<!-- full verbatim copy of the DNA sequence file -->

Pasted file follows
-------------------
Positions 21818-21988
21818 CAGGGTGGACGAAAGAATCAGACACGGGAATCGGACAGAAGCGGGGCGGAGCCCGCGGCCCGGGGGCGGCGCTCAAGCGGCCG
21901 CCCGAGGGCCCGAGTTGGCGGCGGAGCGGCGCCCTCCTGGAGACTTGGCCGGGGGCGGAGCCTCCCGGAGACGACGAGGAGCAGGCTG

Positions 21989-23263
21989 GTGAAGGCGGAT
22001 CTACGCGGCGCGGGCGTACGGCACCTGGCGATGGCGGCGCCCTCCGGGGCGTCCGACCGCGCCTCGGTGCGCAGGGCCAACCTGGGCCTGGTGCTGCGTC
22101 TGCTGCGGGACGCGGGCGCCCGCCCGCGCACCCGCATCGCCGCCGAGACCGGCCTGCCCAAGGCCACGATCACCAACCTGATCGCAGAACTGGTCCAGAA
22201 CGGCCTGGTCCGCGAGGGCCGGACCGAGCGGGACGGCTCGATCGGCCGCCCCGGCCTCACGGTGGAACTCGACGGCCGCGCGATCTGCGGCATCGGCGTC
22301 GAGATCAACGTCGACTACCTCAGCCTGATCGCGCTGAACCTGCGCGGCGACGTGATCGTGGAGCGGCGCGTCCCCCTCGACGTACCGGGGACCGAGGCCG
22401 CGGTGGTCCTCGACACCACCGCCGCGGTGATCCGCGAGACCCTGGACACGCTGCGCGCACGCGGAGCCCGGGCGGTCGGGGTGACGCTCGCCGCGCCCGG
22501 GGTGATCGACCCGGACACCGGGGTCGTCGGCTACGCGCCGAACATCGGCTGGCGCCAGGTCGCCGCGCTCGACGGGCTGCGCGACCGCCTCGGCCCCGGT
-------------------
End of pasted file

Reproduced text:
Positions 21818-21988
21818 CAGGGTGGACGAAAGAATCAGACACGGGAATCGGACAGAAGCGGGGCGGAGCCCGCGGCCCGGGGGCGGCGCTCAAGCGGCCG
21901 CCCGAGGGCCCGAGTTGGCGGCGGAGCGGCGCCCTCCTGGAGACTTGGCCGGGGGCGGAGCCTCCCGGAGACGACGAGGAGCAGGCTG

Positions 21989-23263
21989 GTGAAGGCGGAT
22001 CTACGCGGCGCGGGCGTACGGCACCTGGCGATGGCGGCGCCCTCCGGGGCGTCCGACCGCGCCTCGGTGCGCAGGGCCAACCTGGGCCTGGTGCTGCGTC
22101 TGCTGCGGGACGCGGGCGCCCGCCCGCGCACCCGCATCGCCGCCGAGACCGGCCTGCCCAAGGCCACGATCACCAACCTGATCGCAGAACTGGTCCAGAA
22201 CGGCCTGGTCCGCGAGGGCCGGACCGAGCGGGACGGCTCGATCGGCCGCCCCGGCCTCACGGTGGAACTCGACGGCCGCGCGATCTGCGGCATCGGCGTC
22301 GAGATCAACGTCGACTACCTCAGCCTGATCGCGCTGAACCTGCGCGGCGACGTGATCGTGGAGCGGCGCGTCCCCCTCGACGTACCGGGGACCGAGGCCG
22401 CGGTGGTCCTCGACACCACCGCCGCGGTGATCCGCGAGACCCTGGACACGCTGCGCGCACGCGGAGCCCGGGCGGTCGGGGTGACGCTCGCCGCGCCCGG
22501 GGTGATCGACCCGGACACCGGGGTCGTCGGCTACGCGCCGAACATCGGCTGGCGCCAGGTCGCCGCGCTCGACGGGCTGCGCGACCGCCTCGGCCCCGGT